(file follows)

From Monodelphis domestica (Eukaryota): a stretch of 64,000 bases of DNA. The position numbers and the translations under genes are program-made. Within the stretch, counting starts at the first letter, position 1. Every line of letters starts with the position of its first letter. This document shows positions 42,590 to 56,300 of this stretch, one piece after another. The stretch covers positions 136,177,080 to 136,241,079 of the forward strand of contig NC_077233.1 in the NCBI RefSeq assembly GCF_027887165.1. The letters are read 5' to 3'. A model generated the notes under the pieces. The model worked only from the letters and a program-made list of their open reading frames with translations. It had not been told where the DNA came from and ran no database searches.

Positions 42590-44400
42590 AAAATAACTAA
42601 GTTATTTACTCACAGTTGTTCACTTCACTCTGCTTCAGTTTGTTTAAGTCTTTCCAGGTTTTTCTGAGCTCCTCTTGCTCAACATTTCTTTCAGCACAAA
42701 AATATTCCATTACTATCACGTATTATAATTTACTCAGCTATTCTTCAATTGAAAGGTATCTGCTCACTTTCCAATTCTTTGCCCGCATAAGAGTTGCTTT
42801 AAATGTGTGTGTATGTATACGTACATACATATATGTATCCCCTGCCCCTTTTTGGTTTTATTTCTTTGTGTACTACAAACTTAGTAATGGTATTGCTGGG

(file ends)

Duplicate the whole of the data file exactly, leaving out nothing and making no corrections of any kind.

From Monodelphis domestica (Eukaryota): a stretch of 64,000 bases of DNA. The position numbers and the translations under genes are program-made. Within the stretch, counting starts at the first letter, position 1. Every line of letters starts with the position of its first letter. This document shows positions 42,590 to 56,300 of this stretch, one piece after another. The stretch covers positions 136,177,080 to 136,241,079 of the forward strand of contig NC_077233.1 in the NCBI RefSeq assembly GCF_027887165.1. The letters are read 5' to 3'. A model generated the notes under the pieces. The model worked only from the letters and a program-made list of their open reading frames with translations. It had not been told where the DNA came from and ran no database searches.

Positions 42590-44400
42590 AAAATAACTAA
42601 GTTATTTACTCACAGTTGTTCACTTCACTCTGCTTCAGTTTGTTTAAGTCTTTCCAGGTTTTTCTGAGCTCCTCTTGCTCAACATTTCTTTCAGCACAAA
42701 AATATTCCATTACTATCACGTATTATAATTTACTCAGCTATTCTTCAATTGAAAGGTATCTGCTCACTTTCCAATTCTTTGCCCGCATAAGAGTTGCTTT
42801 AAATGTGTGTGTATGTATACGTACATACATATATGTATCCCCTGCCCCTTTTTGGTTTTATTTCTTTGTGTACTACAAACTTAGTAATGGTATTGCTGGG